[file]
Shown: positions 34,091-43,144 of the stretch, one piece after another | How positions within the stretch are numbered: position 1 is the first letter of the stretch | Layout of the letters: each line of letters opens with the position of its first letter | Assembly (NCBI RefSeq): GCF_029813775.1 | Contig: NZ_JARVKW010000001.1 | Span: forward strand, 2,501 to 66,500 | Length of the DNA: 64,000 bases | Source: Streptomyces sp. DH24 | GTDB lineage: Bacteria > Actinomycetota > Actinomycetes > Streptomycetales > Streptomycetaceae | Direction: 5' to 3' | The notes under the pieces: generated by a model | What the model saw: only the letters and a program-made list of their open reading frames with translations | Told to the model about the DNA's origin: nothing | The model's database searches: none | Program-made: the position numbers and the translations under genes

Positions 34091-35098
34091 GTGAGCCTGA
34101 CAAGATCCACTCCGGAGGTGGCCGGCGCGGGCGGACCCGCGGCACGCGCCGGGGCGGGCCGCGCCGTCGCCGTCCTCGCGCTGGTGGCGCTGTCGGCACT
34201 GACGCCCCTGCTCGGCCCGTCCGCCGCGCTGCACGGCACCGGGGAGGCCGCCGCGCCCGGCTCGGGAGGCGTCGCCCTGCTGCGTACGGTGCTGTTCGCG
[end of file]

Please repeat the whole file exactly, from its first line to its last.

Shown: positions 34,091-43,144 of the stretch, one piece after another | How positions within the stretch are numbered: position 1 is the first letter of the stretch | Layout of the letters: each line of letters opens with the position of its first letter | Assembly (NCBI RefSeq): GCF_029813775.1 | Contig: NZ_JARVKW010000001.1 | Span: forward strand, 2,501 to 66,500 | Length of the DNA: 64,000 bases | Source: Streptomyces sp. DH24 | GTDB lineage: Bacteria > Actinomycetota > Actinomycetes > Streptomycetales > Streptomycetaceae | Direction: 5' to 3' | The notes under the pieces: generated by a model | What the model saw: only the letters and a program-made list of their open reading frames with translations | Told to the model about the DNA's origin: nothing | The model's database searches: none | Program-made: the position numbers and the translations under genes

Positions 34091-35098
34091 GTGAGCCTGA
34101 CAAGATCCACTCCGGAGGTGGCCGGCGCGGGCGGACCCGCGGCACGCGCCGGGGCGGGCCGCGCCGTCGCCGTCCTCGCGCTGGTGGCGCTGTCGGCACT
34201 GACGCCCCTGCTCGGCCCGTCCGCCGCGCTGCACGGCACCGGGGAGGCCGCCGCGCCCGGCTCGGGAGGCGTCGCCCTGCTGCGTACGGTGCTGTTCGCG